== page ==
19 Page 19 Table 4: The PACE Framework Key Overview Aberdeen applies a methodology to benchmark research that evaluates the business pressures, actions, capabilities, and enablers (PACE) that indicate corporate behavior in specific business processes. These terms are defined as follows: Pressures external forces that impact an organization s market position, competitiveness, or business operations (e.g., economic, political and regulatory, technology, changing customer preferences, competitive) Actions the strategic approaches that an organization takes in response to industry pressures (e.g., align the corporate business model to leverage industry opportunities, such as product / service strategy, target markets, financial strategy, go-to-market, and sales strategy) Capabilities the business process competencies required to execute corporate strategy (e.g., skilled people, brand, market positioning, viable products / services, ecosystem partners, financing) Enablers the key functionality of technology solutions required to support the organization s enabling business practices (e.g., development platform, applications, network connectivity, user interface, training and support, partner interfaces, data cleansing, and management) Table 5: The Competitive Framework Key Overview Source: Aberdeen Group, January 2011 The Aberdeen Competitive Framework defines enterprises as falling into one of the following three levels of practices and performance: Best-in-Class (20%) Practices that are the best currently being employed and are significantly superior to the Industry Average, and result in the top industry performance. Industry Average (50%) Practices that represent the average or norm, and result in average industry performance. Laggards (30%) Practices that are significantly behind the average of the industry, and result in below average performance. In the following categories: Process What is the scope of process standardization? What is the efficiency and effectiveness of this process? Organization How is your company currently organized to manage and optimize this particular process? Knowledge What visibility do you have into key data and intelligence required to manage this process? Technology What level of automation have you used to support this process? How is this automation integrated and aligned? Performance What do you measure? How frequently? What s your actual performance? Table 6: The Relationship Between PACE and the Competitive Framework PACE and the Competitive Framework How They Interact Source: Aberdeen Group, January 2011 Aberdeen research indicates that companies that identify the most influential pressures and take the most transformational and effective actions are most likely to achieve superior performance. The level of competitive performance that a company achieves is strongly determined by the PACE choices that they make and how well they execute those decisions. Source: Aberdeen Group, January 2011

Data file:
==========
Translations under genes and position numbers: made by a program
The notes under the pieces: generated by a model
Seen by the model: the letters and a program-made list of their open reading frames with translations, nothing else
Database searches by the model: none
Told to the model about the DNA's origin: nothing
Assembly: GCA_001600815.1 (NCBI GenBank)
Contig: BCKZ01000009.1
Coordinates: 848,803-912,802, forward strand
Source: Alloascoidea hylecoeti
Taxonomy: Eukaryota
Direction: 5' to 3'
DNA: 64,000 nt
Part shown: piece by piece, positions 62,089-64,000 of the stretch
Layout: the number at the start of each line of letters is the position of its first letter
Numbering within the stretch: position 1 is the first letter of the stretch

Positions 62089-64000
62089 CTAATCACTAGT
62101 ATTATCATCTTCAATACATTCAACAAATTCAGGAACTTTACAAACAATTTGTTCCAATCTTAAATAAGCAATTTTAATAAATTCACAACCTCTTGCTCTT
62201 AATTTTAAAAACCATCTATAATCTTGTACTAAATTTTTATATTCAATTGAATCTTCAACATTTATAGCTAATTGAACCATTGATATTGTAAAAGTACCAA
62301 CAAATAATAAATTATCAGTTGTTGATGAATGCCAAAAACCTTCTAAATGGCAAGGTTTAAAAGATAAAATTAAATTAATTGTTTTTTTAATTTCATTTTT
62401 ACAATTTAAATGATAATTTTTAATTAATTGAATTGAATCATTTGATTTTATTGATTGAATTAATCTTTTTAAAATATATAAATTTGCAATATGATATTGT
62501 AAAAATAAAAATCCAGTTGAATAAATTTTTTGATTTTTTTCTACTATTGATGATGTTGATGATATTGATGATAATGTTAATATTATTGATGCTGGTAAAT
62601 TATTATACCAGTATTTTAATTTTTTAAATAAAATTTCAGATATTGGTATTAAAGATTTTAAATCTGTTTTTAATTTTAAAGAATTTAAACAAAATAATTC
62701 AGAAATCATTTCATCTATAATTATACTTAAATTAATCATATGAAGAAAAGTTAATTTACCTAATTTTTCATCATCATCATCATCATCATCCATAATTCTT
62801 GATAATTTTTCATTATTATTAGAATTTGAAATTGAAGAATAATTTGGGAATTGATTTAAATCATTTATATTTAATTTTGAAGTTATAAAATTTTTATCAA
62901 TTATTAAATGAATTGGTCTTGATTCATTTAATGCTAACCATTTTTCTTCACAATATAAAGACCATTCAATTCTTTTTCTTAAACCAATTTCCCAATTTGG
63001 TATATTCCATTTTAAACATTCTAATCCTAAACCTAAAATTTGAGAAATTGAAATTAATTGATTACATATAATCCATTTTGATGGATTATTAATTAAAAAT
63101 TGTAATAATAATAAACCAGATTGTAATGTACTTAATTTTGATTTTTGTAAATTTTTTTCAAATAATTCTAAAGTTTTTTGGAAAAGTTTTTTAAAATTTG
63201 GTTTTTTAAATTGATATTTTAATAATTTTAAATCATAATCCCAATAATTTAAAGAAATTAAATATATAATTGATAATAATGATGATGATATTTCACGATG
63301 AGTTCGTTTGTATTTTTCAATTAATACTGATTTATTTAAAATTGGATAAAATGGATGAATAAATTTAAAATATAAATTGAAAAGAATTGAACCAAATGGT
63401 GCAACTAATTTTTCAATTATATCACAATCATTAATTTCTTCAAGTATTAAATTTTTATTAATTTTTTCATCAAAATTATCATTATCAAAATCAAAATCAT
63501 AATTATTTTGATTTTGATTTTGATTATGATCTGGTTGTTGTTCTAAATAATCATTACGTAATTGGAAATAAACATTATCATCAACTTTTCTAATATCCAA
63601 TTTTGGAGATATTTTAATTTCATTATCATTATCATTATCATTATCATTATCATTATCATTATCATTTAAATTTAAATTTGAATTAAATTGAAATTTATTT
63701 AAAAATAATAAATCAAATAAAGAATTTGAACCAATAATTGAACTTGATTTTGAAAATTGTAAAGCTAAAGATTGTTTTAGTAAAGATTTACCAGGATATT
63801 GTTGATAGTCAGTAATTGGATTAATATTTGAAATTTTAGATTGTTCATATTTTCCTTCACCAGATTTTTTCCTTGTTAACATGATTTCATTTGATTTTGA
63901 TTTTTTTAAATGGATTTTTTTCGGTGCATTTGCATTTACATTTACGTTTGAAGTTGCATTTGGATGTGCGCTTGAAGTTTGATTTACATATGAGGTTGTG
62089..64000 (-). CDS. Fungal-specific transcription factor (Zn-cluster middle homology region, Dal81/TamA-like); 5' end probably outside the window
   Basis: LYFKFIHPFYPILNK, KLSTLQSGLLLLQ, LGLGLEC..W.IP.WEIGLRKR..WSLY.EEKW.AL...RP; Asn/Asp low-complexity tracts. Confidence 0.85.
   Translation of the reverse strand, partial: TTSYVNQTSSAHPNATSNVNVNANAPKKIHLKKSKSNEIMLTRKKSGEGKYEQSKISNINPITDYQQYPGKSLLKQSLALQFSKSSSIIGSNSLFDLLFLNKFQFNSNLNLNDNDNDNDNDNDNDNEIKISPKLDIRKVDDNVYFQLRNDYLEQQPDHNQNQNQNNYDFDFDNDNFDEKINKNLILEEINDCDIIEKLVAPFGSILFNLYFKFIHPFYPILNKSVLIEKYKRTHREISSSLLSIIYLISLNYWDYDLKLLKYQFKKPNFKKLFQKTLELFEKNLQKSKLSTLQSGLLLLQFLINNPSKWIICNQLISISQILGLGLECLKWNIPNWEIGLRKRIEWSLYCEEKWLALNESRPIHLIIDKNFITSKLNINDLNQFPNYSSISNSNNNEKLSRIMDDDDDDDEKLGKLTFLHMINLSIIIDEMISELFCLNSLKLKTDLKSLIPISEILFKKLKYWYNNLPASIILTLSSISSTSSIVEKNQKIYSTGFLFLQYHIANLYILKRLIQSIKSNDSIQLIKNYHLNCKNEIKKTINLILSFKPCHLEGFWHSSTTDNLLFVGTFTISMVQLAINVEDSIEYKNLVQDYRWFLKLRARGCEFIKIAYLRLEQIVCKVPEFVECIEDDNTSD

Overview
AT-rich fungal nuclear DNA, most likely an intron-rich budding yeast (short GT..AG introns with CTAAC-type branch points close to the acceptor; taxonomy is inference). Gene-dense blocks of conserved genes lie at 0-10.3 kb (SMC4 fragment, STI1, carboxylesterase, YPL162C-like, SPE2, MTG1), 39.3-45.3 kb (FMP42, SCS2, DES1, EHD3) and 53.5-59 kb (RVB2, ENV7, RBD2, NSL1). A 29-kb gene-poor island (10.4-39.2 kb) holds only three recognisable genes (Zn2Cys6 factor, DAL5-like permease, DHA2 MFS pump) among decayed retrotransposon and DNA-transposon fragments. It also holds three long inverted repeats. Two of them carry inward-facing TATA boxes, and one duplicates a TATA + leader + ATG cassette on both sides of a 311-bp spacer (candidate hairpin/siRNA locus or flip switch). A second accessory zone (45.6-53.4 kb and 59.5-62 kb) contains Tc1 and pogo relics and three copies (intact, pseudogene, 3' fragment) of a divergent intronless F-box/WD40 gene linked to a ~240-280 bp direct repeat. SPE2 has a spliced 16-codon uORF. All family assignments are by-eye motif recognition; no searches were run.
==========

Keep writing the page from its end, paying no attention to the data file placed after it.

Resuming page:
20 Page 20 Appendix B: Related Aberdeen Research Related Aberdeen research that forms a companion or reference to this report includes: Benchmarking Converged Network Performance; March 2011 Managing Virtualized Applications: Optimizing Dynamic Infrastructures; April WAN Acceleration: State of the Market; January 2011 Information on these and any other Aberdeen publications can be found at Author(s): Jim Rapoza, Research Consultant, Network & Application Performance For more than two decades, Aberdeen's research has been helping corporations worldwide become Best-in-Class. Having benchmarked the performance of more than 644,000 companies, Aberdeen is uniquely positioned to provide organizations with the facts that matter the facts that enable companies to get ahead and drive results. That's why our research is relied on by more than 2.5 million readers in over 40 countries, 90% of the Fortune 1,000, and 93% of the Technology 500. As a Harte-Hanks Company, Aberdeen s research provides insight and analysis to the Harte-Hanks community of local, regional, national and international marketing executives. Combined, we help our customers leverage the power of insight to deliver innovative multichannel marketing programs that drive business-changing results. For additional information, visit Aberdeen or call (617) , or to learn more about Harte-Hanks, call (800) or go to This document is the result of primary research performed by Aberdeen Group. Aberdeen Group's methodologies provide for objective fact-based research and represent the best analysis available at the time of publication. Unless otherwise noted, the entire contents of this publication are copyrighted by Aberdeen Group, Inc. and may not be reproduced, distributed, archived, or transmitted in any form or by any means without prior written consent by Aberdeen Group, Inc. (2011a)